Last edited by fietsbob; 04-16-12 at 06:59 AM.

  15. #15
    Senior Member alan s's Avatar
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    Quote Originally Posted by lungimsam View Post
    In Maryland. Cold in winter (20's-40's), hot in summer (80's -100). Humid. The commute is 6.5 - 15 miles, depending if I ride the bike all the way, or just from the park n ride 6.5 miles away from work.
    Thanks for all the great recommendations, everyone! Keep them coming. I am sure I will find something that works great.
    Hey, fellow Marylander. I have Performance store brand yellow rain gear. I commute year round in all weather, and only use it when it's really coming down hard or cold. Fairly inexpensive and folds up small, which is nice because I have it with me all the time. Works well for this area. There's lots of other stuff out there and you can spend a fortune, but in the end, the goal is to stay warm, rather than 100% dry.

    http://www.performancebike.com/bikes...82_-1___400070

  16. #16
    Senior Member bud16415's Avatar
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    Quote Originally Posted by fietsbob View Post
    Rain Cape, Campmor has one for about $40., and a pair of rain over-trousers
    for wind blown rain to keep your pants , lower legs dry.

    You need mudguards to keep wheel spray from blowing water up ,
    the cape will protect from the top.
    The rain cape is not much different than my GI military poncho. I did some experimenting last year riding in mine and it worked quite well once I figured out what to tuck in. Virtually a tent over me and the bike with good airflow from below. Fenders and flaps are a must and I have a pair of light waterproof gators that work perfect keeping shoes socks and lower legs out of the spray.

    I think fietsbob’s rain cape would be better as its bright yellow and GI ponchos come camo mine is digital camo. But I run lots of lights and reflectors.
    What's not in your legs needs to be in your gears.

  17. #17
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    Campmor rain jacket and pants.....nothing fancy but will keep you dry....or as dry as one gets on a bicycle in the rain.
    Everything should be as simple as possible...But not more so.---Albert Einstein

  18. #18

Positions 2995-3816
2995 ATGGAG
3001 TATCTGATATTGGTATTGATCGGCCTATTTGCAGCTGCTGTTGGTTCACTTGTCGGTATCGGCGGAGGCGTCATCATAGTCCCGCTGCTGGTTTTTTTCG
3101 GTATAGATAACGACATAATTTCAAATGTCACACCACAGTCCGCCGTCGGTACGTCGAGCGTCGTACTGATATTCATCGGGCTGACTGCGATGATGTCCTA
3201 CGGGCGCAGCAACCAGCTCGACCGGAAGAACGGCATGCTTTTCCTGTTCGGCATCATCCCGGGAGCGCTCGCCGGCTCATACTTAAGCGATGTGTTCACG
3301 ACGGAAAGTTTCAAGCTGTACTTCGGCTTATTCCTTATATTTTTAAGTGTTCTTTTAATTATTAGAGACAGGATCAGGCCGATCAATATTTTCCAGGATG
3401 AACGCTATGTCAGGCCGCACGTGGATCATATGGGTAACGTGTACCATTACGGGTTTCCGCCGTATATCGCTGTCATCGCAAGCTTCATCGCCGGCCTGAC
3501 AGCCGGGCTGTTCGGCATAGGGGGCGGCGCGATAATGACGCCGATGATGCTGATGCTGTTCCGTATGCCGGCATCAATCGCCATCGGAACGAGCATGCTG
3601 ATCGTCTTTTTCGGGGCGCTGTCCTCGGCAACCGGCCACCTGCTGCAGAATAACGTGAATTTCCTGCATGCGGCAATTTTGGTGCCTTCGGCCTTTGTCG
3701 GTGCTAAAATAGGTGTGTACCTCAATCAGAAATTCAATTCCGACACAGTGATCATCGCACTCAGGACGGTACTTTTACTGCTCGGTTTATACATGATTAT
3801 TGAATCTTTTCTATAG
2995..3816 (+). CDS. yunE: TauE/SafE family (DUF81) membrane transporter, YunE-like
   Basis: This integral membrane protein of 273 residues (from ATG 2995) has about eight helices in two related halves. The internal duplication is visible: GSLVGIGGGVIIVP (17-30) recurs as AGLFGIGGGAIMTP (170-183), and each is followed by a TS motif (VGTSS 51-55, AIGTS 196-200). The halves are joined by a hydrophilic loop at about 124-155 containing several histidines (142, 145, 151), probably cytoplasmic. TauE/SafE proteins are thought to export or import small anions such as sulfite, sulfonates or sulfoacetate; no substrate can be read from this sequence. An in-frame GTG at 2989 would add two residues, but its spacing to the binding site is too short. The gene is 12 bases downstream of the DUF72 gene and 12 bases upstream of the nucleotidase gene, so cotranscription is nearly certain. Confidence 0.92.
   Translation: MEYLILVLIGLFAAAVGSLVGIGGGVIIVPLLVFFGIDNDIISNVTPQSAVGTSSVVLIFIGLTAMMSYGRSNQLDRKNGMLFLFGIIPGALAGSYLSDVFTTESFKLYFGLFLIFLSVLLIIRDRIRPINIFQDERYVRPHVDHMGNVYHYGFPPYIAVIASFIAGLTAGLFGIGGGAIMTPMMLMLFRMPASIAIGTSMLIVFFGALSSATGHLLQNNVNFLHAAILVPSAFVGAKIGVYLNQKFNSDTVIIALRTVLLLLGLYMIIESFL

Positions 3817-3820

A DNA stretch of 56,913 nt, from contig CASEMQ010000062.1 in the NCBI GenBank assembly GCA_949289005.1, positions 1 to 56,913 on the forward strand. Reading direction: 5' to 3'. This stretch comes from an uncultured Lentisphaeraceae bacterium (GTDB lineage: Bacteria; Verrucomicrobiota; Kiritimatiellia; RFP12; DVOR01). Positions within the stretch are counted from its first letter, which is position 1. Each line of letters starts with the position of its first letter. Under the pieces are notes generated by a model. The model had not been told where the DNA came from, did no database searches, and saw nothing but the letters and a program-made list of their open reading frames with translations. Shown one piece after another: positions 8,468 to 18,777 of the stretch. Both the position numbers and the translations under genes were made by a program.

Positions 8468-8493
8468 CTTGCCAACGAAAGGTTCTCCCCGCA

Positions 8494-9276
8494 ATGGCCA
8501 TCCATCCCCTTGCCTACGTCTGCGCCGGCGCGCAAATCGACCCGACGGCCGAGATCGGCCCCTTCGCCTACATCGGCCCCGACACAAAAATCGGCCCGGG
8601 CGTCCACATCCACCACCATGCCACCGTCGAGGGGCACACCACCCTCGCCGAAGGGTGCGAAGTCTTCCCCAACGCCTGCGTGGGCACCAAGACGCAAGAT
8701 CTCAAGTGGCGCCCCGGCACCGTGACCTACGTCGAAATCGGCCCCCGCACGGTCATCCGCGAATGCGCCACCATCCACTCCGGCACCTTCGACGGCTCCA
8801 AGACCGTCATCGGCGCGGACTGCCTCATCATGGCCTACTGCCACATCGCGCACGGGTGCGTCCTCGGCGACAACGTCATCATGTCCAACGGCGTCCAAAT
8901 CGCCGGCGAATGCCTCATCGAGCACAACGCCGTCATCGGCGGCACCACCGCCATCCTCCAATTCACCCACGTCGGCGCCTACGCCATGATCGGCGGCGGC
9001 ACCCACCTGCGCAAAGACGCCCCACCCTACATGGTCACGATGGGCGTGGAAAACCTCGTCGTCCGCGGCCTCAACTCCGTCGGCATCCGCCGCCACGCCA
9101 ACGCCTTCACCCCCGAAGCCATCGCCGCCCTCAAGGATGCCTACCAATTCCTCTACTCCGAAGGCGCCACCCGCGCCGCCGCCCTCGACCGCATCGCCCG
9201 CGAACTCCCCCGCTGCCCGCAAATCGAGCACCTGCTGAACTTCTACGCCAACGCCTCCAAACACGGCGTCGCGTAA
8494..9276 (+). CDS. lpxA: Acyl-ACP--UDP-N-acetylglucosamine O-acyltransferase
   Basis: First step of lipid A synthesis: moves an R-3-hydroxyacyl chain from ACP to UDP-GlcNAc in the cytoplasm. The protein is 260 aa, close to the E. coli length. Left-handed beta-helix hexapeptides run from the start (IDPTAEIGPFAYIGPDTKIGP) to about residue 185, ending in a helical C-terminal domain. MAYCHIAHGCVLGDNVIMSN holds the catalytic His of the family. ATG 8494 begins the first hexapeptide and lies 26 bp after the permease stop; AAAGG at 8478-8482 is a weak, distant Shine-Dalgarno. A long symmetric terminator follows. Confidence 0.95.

Team Water Andy_K's Avatar
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    Quote Originally Posted by lungimsam View Post
    In Maryland. Cold in winter (20's-40's), hot in summer (80's -100). Humid. The commute is 6.5 - 15 miles, depending if I ride the bike all the way, or just from the park n ride 6.5 miles away from work.
    Thanks for all the great recommendations, everyone! Keep them coming. I am sure I will find something that works great.
    Obviously you're not going to be dry in the summer regardless of what you wear or whether or not it's raining. In the winter, assuming 32-45 degrees, a steady rain will probably still soak through anything that doesn't make you sweat profusely within 6.5 miles. With a light rain, you can probably stay dry.

    So, basically, I agree with those who say you should get used to the idea that you're going to get wet. However, you can still control how wet you get and how comfortable you are.

    General
    Avoid cotton. You don't have to get cycling-specific clothes if you don't want to, but you really don't want to wear cotton. It soaks up sweat and rain and feels like a slimy ice-pack against your skin in cold, wet weather.

    Jacket
    I used to think since I was going to get wet anyway that a cheap "water-resistent" jacket was as good as anything. Then I got a good "water-proof" jacket at a discount price. When it wears out I'll pay the big money to replace it if I can't find another one at an REI used gear sale. Obviously, we all have budget constraints, but this is definitely a place worth an investment (maybe less so for you than for me since you don't live in a place where it rains 3 out every 4 days). The term "water-proof" tends to be a bit of a misnomer, but it generally indicates that you won't get wet immediately (which you do with "water resistent"). Also, zippers under the armpits are critical for staying cool enough, even on cold days.

    Shirts
    My favorite shirts for commuting are a couple of Layer-9 polyester T-shirts that I picked up for $2 at Gabriel Bros. a couple of years ago. Check around at discount stores and look for anything that claims to be wicking or quick-dry. These shirts aren't as nice as a good old cotton T for sitting around the living room, but on the bike their golden and from a distance they pass as casual wear.